I was thinking about Ashley Judd's little rant, A Nasty Woman. It makes me sad, frankly, that this rather gross, base description of "femininity" was so highly praised. What a lost opportunity to truly celebrate what St. John Paul II referred to as the feminine genius.
Anyhow, I took the liberty of re-working the Nasty Woman piece. (By the way, that piece was written not by Judd, who performed it. It was written by 19 year old Nina Donovan.)
A Blessed Woman
I am a blessed woman. I'm not as blessed as the woman who knelt beside an animal's food trough in a cave to peer at the face of God. A baby who held the entire Universe is his tiny hand. A woman who transformed the world with one word: "Yes."
Not as blessed as that wrinkled little woman in India who saved kids. That woman who shamed a president and his wife for promoting abortion. That woman who likened children to flowers and struck fear into the hearts of many Church leaders.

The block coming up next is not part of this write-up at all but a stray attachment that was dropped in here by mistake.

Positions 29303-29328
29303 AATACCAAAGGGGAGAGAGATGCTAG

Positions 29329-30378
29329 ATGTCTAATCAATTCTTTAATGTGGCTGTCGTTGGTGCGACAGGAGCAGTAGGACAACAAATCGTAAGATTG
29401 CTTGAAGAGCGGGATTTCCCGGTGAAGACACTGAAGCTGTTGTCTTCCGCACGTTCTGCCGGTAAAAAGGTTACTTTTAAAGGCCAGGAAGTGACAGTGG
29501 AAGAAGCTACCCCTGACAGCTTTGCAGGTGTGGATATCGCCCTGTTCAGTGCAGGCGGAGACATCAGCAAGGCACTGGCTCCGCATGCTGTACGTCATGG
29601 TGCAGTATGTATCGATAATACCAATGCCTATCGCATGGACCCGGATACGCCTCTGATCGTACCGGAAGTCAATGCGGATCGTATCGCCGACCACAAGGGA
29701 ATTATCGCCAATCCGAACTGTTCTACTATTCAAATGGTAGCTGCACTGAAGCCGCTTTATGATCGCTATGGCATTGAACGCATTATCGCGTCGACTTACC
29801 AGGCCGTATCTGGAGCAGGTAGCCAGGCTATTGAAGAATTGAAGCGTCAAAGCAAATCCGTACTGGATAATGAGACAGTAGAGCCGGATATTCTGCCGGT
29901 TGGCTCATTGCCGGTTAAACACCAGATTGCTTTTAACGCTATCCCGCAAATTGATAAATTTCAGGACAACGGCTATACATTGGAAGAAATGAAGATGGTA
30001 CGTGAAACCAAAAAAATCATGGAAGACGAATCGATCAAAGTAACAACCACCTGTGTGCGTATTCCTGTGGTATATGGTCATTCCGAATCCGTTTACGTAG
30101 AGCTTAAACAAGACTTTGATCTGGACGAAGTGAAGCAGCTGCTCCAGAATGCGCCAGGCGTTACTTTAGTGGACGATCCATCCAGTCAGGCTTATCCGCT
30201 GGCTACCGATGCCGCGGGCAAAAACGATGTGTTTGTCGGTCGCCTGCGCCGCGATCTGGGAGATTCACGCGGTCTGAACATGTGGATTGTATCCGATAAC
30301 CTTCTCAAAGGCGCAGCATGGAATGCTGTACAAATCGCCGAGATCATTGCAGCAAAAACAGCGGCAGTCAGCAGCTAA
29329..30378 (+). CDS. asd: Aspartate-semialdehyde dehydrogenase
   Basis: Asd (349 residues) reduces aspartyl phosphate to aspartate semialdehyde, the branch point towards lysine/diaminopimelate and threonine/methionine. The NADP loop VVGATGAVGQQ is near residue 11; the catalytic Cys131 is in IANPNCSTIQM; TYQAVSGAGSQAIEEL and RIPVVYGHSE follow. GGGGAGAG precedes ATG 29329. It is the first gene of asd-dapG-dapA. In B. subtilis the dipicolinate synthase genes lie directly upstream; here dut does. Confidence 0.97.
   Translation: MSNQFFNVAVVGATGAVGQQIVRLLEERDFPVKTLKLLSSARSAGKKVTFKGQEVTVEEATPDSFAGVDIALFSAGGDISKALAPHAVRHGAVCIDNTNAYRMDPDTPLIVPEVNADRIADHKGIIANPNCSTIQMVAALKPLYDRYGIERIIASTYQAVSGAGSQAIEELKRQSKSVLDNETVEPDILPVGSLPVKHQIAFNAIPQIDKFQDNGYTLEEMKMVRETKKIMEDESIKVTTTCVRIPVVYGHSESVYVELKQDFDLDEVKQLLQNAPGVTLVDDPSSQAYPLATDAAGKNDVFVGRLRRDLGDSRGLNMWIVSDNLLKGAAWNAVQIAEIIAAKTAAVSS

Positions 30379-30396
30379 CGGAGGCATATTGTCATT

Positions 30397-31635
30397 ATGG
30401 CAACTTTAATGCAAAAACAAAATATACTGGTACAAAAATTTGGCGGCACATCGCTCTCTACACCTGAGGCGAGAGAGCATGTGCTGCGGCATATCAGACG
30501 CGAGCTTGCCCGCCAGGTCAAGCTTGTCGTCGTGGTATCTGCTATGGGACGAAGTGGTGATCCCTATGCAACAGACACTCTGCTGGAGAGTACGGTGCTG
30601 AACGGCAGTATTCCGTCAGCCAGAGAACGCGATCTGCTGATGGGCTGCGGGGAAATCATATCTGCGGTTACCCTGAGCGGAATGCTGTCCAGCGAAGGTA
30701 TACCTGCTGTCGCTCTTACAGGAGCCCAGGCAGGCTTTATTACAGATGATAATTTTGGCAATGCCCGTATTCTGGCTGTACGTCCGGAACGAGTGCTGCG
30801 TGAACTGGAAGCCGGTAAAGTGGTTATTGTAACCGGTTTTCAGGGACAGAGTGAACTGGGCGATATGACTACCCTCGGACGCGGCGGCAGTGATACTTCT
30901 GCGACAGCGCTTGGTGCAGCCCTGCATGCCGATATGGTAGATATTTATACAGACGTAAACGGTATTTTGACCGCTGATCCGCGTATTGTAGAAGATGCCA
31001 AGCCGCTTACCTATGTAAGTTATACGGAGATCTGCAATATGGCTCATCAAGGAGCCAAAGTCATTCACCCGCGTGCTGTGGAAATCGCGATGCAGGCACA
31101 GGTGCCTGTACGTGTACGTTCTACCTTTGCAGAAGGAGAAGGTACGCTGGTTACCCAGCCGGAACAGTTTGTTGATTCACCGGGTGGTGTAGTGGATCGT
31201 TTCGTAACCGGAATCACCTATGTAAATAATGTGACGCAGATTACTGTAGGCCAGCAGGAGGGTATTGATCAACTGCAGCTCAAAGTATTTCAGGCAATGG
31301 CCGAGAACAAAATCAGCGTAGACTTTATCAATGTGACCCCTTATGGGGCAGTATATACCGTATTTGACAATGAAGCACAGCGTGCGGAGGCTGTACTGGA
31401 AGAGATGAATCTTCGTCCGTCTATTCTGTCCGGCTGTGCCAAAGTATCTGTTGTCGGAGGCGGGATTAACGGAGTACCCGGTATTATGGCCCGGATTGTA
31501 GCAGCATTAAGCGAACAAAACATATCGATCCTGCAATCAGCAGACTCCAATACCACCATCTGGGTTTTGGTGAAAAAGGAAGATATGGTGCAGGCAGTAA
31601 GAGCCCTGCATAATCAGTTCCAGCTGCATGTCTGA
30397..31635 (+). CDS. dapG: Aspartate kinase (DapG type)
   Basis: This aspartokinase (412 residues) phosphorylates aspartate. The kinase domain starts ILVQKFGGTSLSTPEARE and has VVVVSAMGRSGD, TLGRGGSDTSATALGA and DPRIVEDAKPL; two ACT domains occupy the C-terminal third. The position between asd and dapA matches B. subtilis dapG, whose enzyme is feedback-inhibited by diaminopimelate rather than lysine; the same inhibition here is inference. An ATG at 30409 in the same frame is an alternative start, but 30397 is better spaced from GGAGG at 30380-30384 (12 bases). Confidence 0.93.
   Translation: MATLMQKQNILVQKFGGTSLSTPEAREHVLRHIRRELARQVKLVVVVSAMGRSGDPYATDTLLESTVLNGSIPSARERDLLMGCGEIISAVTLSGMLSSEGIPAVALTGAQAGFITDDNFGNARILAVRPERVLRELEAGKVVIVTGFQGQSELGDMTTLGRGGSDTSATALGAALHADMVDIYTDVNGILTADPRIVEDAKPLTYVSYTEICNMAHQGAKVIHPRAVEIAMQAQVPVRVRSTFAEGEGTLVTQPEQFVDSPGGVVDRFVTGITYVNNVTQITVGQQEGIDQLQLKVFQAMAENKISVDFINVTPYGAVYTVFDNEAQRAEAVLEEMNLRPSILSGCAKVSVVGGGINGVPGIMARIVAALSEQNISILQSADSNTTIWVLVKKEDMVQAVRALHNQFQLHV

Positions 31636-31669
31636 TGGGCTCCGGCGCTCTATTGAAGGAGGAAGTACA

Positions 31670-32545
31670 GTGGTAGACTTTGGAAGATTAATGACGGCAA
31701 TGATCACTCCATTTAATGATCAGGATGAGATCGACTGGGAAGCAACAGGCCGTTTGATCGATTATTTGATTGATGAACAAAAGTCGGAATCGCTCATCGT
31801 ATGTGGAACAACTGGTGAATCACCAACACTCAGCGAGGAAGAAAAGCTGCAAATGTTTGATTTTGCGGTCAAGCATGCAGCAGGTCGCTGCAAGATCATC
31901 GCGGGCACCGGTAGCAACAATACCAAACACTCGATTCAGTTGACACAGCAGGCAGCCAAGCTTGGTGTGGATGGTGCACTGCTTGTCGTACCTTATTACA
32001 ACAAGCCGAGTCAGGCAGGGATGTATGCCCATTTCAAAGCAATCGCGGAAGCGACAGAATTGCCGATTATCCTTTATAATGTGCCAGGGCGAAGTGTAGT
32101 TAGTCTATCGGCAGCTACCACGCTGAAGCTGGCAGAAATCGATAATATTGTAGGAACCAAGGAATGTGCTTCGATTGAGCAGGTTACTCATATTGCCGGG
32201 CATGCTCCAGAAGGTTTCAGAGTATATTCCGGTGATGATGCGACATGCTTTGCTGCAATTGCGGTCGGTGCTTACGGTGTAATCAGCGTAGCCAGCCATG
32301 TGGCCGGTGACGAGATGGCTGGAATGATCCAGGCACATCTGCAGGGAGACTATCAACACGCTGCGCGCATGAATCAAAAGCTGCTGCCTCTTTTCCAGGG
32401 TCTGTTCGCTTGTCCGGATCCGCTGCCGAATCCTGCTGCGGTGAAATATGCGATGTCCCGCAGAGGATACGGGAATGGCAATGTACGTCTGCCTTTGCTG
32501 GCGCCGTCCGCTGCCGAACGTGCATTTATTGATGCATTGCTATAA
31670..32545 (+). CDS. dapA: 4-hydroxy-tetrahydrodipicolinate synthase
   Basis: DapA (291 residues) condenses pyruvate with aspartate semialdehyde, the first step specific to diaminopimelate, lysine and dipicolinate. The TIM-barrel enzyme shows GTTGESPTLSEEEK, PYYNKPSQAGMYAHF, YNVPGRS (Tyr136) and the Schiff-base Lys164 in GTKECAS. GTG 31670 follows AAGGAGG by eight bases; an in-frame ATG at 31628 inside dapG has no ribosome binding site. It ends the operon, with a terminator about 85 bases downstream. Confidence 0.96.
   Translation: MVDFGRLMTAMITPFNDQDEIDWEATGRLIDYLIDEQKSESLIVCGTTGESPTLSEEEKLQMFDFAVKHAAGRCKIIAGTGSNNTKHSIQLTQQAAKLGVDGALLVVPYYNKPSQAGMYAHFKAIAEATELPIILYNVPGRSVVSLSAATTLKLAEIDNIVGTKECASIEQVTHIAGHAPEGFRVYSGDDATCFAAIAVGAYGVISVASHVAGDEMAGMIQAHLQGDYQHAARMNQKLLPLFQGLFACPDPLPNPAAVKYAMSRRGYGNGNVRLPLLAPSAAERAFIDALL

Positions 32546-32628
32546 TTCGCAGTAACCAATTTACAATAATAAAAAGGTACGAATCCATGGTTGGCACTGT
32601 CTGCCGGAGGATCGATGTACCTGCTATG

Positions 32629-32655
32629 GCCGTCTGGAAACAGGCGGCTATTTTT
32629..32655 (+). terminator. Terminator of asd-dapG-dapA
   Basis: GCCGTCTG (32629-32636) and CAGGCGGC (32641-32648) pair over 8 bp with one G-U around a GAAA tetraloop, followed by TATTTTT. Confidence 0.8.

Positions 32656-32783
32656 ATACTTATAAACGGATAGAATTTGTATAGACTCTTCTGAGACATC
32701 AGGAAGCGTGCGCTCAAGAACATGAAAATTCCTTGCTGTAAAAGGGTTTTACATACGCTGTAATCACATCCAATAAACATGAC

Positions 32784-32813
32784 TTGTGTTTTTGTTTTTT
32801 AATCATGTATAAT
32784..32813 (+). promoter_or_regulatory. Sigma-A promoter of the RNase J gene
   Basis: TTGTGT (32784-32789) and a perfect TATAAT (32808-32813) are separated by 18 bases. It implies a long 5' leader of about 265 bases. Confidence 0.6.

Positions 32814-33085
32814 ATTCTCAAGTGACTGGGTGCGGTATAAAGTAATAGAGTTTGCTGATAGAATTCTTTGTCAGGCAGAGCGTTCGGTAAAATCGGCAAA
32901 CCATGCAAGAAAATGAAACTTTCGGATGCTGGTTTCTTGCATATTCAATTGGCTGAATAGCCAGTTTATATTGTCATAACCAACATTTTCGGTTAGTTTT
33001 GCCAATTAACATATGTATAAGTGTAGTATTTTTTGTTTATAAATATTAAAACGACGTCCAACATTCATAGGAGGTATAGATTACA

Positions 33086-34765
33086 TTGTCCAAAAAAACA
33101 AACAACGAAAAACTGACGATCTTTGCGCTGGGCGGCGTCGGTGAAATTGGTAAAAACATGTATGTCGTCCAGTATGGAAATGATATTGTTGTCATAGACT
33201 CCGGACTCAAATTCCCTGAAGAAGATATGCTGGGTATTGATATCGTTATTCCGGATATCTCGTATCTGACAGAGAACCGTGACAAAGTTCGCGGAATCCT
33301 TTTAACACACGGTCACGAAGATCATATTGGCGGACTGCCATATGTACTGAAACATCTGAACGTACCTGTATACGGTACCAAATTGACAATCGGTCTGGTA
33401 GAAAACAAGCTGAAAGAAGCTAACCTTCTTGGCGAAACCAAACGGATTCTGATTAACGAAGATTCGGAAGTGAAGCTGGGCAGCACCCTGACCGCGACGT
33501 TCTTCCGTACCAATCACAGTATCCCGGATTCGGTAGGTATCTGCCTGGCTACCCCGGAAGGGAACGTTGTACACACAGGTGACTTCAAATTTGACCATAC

I'm not as blessed or as brave as that White Rose girl - Sophie - who fought against that nasty swastika. The symbol of an evil government legally chosen, we must remember. Because we do choose evil.
I'm not as blessed or as brave as Joan who got on a bus in Mississippi to register people to vote. I'm not as blessed as Mae, who breathed in smoke so that others could stand in their school gym in November and cast a ballot.
I'm not as much of a blessing as my Dark-haired Girl, who inspires me every day to speak out and fight against traffickers - those people who believe that women and girls, boys and men, are chattel.
I'm not as blessed as that queen whose voice could blow the roof off a church, child, and who was "'buked and scorned" - but blessed as well.